The court wisely refused to accept the proffered challenge and remanded the case to the district court with directions to permit Mizell to plead anew.
We concur completely with the court's observations in Mizell. Nevertheless, while recognizing the principled direction provided by Mizell, we feel that the tenets of that holding are not controlling here. We are not confronted here with a traditional nolo contendere or guilty plea. We do recognize the fact that subsequent to the not guilty pleas the appellants voluntarily and knowingly filed stipulations of fact with the advice of counsel which fully support the trial court's finding of guilt. Whatever legal description one wishes to attach to such a procedure, it may be argued that it is closely akin to a plea of nolo contendere. However, we need not decide the legal gender of the stipulations made below because even assuming that they amounted to a nolo contendere plea in effect, it is apparent to us that a strict interpretation of the Mizell holding does not preclude us from exercising our jurisdiction on the merits of this case.
Mizell discusses the difficulty of ascertaining the factual context of a search which would assure an intelligent resolution of a suppression issue. Where the court allows a conditional plea, the appellate court is often without the benefit of a developed and revealing record fully disclosing the facts which would have been supplied had a complete trial on the merits been conducted. Concomitantly, even assuming that a complete record is supplied on the non-jurisdictional issue presented, an appellate court may become embroiled in the 'but for' guessing game condemned by the Mizell court. A review of the record here, however, establishes that neither of these difficulties are presented. Here, a complete hearing was conducted in the district court on the suppression issue. The appellants then admitted by stipulation the truth of the facts proved at the hearing and other facts critical to a determination of guilt. We thus have the vital facts which are needed to determine the validity vel non of the district court's ruling on the motion to suppress as well as its finding of guilt.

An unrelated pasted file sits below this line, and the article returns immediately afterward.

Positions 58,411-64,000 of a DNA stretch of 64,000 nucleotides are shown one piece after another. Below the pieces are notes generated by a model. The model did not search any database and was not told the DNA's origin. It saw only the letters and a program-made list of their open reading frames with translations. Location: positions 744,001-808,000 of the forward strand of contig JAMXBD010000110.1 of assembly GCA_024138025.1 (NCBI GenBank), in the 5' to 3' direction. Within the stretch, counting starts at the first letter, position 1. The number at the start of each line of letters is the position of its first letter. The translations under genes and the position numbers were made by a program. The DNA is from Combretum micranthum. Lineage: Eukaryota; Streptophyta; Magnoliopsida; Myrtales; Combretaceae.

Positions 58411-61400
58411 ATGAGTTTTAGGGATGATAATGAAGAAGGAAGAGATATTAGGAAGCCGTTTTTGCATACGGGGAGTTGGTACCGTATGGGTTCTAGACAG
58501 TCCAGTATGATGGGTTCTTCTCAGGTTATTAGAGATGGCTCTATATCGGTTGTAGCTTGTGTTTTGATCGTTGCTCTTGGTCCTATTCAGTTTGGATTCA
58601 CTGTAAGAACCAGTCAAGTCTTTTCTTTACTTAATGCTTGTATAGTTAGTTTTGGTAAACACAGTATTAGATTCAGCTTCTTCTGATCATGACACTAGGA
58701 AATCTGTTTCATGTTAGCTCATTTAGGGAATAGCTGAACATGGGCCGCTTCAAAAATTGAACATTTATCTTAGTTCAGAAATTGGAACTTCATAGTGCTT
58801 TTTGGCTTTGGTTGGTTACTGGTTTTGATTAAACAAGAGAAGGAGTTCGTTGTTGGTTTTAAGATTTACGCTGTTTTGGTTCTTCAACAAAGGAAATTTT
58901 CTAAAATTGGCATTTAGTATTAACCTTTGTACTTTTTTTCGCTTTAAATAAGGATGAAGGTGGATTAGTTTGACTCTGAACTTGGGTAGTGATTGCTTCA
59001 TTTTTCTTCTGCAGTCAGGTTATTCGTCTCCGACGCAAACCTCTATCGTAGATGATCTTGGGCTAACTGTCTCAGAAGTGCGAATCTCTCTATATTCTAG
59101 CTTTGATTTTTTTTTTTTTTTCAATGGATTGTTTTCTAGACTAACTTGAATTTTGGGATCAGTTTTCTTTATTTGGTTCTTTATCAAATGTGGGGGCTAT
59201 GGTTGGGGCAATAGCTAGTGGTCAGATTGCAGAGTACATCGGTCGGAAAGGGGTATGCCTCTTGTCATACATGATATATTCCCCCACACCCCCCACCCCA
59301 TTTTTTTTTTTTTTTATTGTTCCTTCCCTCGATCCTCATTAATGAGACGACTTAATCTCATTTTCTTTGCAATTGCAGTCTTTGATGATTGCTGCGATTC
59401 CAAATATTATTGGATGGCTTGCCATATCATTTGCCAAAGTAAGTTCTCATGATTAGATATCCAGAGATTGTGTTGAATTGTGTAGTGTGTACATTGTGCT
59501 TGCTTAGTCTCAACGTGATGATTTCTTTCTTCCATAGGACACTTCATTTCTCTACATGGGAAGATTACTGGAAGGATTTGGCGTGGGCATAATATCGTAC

In sum, we conclude that the facts here demonstrate that the exercise of our jurisdiction is proper in the instant case. The appellants insisted on their pleas of not guilty. The tenor of the proceedings in the district court clearly show that it was the duty and function of the court to make a determination of guilt based upon stipulated facts. The court afforded counsel an opportunity to argue the case and 'to challenge naything that he (Government counsel) has said.' Both counsel for appellants responded:
MR. GILLESPIE: . . . I think your Honor has the stipulations before your Honor, and your Honor has heard the testimony from the motion to suppress, and anything I can say now would just be surplusage. MR. GARCIA: I would also adopt the position taken by Mr. Gillespie.
Our conclusion, however, does not detract from the duty of district courts, Government prosecutors and defense counsel to make certain that the product of their good faith negotiations do not contravene the proscriptions set forth in the Sepe and Mizell opinions.
The appellants filed a motion to suppress evidence on the ground that the affidavit submitted in support of the Government's application for a search warrant before the magistrate, although stating probable cause, was not signed by the proper affiant as required by Rule 41 of the Federal Rules of Criminal Procedure. A suppression hearing was conducted at which time Thomas E. Robertson, a special agent with the Bureau of Narcotics and Dangerous Drugs, Jose Losoya, a San Antonio police officer on special assignment to the Drug Abuse Law Enforcement Office of the United States Department of Justice, and Magistrate John P. Giles, the presiding officer who issued the contested warrant, testified.